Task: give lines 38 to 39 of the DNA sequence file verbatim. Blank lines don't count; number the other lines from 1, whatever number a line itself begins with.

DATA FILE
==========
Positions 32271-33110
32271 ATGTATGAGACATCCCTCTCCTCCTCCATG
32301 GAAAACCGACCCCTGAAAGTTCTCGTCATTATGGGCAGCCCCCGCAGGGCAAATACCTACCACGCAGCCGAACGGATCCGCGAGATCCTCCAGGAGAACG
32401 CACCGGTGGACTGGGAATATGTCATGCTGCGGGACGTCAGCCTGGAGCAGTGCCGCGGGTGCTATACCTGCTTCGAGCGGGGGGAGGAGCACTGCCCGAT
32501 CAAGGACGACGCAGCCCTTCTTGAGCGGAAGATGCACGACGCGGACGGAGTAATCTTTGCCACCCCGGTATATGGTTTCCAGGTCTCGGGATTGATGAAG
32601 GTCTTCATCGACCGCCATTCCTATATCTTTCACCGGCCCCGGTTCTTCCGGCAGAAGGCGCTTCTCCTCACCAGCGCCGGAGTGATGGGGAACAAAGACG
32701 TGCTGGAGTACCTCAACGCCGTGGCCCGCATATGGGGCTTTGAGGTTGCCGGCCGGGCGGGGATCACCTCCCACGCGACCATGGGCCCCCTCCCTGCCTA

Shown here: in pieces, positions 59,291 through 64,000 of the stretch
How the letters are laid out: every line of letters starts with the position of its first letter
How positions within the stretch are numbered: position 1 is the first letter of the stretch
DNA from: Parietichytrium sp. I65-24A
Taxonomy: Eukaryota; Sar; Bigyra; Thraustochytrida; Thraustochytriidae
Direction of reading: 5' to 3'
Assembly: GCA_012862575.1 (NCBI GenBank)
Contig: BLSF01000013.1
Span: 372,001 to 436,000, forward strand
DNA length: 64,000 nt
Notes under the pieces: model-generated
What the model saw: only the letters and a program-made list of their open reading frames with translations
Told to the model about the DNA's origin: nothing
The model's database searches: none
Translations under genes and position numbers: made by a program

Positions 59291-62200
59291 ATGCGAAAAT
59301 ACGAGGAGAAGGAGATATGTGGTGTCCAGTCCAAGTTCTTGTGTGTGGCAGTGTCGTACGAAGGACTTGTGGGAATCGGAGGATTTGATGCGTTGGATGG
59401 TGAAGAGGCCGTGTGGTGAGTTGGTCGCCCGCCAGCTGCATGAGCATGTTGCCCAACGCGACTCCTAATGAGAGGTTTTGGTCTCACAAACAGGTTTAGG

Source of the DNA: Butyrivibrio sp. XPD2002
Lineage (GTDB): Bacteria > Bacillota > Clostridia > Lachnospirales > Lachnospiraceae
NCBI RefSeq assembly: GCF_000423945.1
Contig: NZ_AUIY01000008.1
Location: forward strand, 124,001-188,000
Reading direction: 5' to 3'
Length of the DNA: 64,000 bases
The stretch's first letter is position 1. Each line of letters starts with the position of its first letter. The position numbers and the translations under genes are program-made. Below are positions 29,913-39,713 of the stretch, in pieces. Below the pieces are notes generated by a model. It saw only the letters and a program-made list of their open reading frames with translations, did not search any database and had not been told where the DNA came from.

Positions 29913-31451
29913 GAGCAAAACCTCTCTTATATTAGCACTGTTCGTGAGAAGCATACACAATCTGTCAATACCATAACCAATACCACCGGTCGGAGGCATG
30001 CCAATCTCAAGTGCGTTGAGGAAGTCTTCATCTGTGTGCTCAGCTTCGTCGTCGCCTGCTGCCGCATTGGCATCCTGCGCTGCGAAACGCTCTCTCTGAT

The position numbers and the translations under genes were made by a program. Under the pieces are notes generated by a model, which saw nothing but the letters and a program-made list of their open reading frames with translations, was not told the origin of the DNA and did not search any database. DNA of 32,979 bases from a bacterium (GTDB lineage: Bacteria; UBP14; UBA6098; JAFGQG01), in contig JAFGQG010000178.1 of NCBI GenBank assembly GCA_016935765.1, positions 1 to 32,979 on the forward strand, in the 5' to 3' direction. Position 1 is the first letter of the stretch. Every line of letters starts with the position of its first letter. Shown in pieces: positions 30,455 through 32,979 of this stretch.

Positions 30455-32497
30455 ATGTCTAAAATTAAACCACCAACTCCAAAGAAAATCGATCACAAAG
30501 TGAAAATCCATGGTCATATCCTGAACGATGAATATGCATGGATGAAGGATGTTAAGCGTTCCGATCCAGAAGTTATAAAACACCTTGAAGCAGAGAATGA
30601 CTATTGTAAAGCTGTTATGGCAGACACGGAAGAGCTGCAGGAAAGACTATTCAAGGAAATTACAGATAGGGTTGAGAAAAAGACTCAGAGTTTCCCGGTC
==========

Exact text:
The position numbers and the translations under genes were made by a program. Under the pieces are notes generated by a model, which saw nothing but the letters and a program-made list of their open reading frames with translations, was not told the origin of the DNA and did not search any database. DNA of 32,979 bases from a bacterium (GTDB lineage: Bacteria; UBP14; UBA6098; JAFGQG01), in contig JAFGQG010000178.1 of NCBI GenBank assembly GCA_016935765.1, positions 1 to 32,979 on the forward strand, in the 5' to 3' direction. Position 1 is the first letter of the stretch. Every line of letters starts with the position of its first letter. Shown in pieces: positions 30,455 through 32,979 of this stretch.

Positions 30455-32497